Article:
In production, it is not a good idea to simply drop in some yaml and let Flux do its job. Similar to traditional software development, you want to run some tests before you deploy. For Kubernetes yaml files, kubeval is a tool that can run those tests.
I refactored the git repository to have all yaml files in a config folder. To check all yaml files in that folder, the following command can be used:
With -d you specify the folder (and all its subfolders) where kubeval should look for yaml files. The –strict option checks for properties in your yaml file that are not part of the official schema. If you know you need those, you can leave out –strict. With –ignore-missing-schemas, kubeval will ignore yaml files that use custom schemas not in the Kubernetes OpenAPI spec. In my case for instance, the yaml file that deploys a Helm chart (of kind HelmRelease) is such a file. You can also instruct kubeval to ignore specific “kinds” with –skip-kinds. Here’s the result of running the command:
Using a GitHub action
To automate the testing of your files, you can use any CI system like Azure DevOps, CircleCI, etc… In my case, I decided to use a GitHub action. See the getting started for more information about the basics of GitHub Actions. The action I created is easy (hey, it’s my first time using Actions 😊):
An action is defined in yaml 😉 and consists of jobs and steps, similarly to Azure DevOps and the likes. The action is run on Ubuntu (hosted by GitHub) and uses an action from the marketplace called Kubernetes toolset. You can easily search for actions in the editor:
The first step uses an action to checkout your code. Indeed, you need to do that explicitly. Then we use the Kubernetes Toolset to give us access to all kinds of Kubernetes related tools such as kubectl and kubeval. The toolset is just a container which you’ll see getting pulled at runtime. After that, we simple run kubeval in the container which will have mounted the working directory which also contains your checked out code.
In the repository settings, I added a branch protection rule that requires a pull request review before merging plus a status check that must pass (the action):
The pull request below shows a check that did not pass, a violation of the –strict setting in error.yaml:
There are many other tools and techniques that can be used to validate your configuration but this should get you started with some simple checks on yaml files.
As a last note, know that kubeval generates schemas from the Kubernetes OpenAPI specs. You can set the version of Kubernetes with the -v option.
A while ago, I blogged about an Azure YAML pipeline to deploy AKS together with Traefik. As a variation on that theme, this post talks about deploying AKS together with Nginx, External DNS, a Helm Operator and Flux CD. I blogged about Flux before if you want to know what it does.
Let’s break the pipeline down a little. In what follows, replace AzureMPN with a reference to your own subscription. The first two tasks, AKS deployment and IP address deployment are ARM templates that deploy these resources in Azure. Nothing too special there. Note that the AKS cluster is one with default networking, no Azure AD integration and without VMSS (so no multiple node pools either).
Note: I modified the pipeline to deploy a VMSS-based cluster with a standard load balancer, which is recommended instead of a cluster based on an availability set with a basic load balancer.
The third task takes the output of the IP address deployment and parses out the IP address using jq (last echo statement on one line):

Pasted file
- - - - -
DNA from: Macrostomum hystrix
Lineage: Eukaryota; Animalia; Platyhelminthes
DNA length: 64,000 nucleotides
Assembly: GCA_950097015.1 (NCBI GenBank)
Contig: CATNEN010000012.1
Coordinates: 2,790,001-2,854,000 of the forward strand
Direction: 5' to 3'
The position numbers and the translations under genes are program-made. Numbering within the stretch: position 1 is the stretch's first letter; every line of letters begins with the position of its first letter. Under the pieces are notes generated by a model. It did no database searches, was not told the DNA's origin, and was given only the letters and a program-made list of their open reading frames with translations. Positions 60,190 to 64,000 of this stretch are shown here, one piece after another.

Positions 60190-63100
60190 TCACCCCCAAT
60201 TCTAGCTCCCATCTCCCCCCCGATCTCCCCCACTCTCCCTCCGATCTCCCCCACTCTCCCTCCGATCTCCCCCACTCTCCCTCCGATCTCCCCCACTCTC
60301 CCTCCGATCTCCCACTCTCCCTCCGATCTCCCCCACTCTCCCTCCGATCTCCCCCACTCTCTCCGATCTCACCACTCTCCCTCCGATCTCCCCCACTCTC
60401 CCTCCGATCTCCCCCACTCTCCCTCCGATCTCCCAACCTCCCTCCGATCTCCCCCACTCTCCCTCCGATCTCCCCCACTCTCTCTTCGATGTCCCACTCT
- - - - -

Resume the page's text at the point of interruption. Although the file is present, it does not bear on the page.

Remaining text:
For External DNS to work, I found I had to set controller.publishService.enabled=true. As you can see, the Nginx service is configured to use the IP we created earlier. Azure will create a load balancer with a front end IP configuration that uses this address. This all happens automatically.
Note: controller.metrics.enabled enables a Prometheus scraping endpoint; that is not discussed further in this blog
External DNS can automatically add DNS records for ingresses and services you add to Kubernetes. For instance, if I create an ingress for test.baeke.info, External DNS can create this record in the baeke.info zone and use the IP address of the Ingress Controller (nginx here). Installation is pretty straightforward but you need to provide credentials to your DNS provider. In my case, I use CloudFlare. Many others are available. Here is the task:
On CloudFlare, I created a token that has the required access rights to my zone (read, edit). I provide that token to the chart via the CFAPIToken variable defined as a secret on the pipeline. The valueFile looks like this:
In the beginning, it’s best to set the logLevel to debug in case things go wrong. With interval 1m, External DNS checks for ingresses and services every minute and syncs with your DNS zone. Note that External DNS only touches the records it created. It does so by creating TXT records that provide a record that External DNS is indeed the owner.
With External DNS in place, you just need to create an ingress like below to have the A record real.baeke.info created:
This installs the latest version of the operator at the time of this writing (image.repository and image.tag) and also sets Helm to v3. With this installed, you can install a Helm chart by submitting files like below:
The gitURL variable should be set to a git repo that contains your cluster configuration. For instance: gbaeke/demo-clu-flux. Flux will check the repo for changes every minute. Note that we are using a public repo here. Private repos and systems other than GitHub are supported.
Add a simple app that uses a Go socket.io implementation to provide realtime updates based on Redis channel content; this app is published via nginx and real.baeke.info is created in DNS (by External DNS)
Adds a ConfigMap that is used to configure Azure Monitor to enable Prometheus endpoint scraping (to show this can be used for any object you need to add to Kubernetes)
Note that the ingress of the Go app has an annotation (in realtime.yaml, in the git repo) to issue a certificate via cert-manager. If you want to make that work, add an extra task to the pipeline that installs cert-manager:
You will also need to create another namespace, cert-manager, just like we created the fluxcd namespace.
In order to make the above work, you will need Issuers or ClusterIssuers. The repo used by Flux CD contains two ClusterIssuers, one for Let’s Encrypt staging and one for production. The ingress resource uses the production issuer due to the following annotation: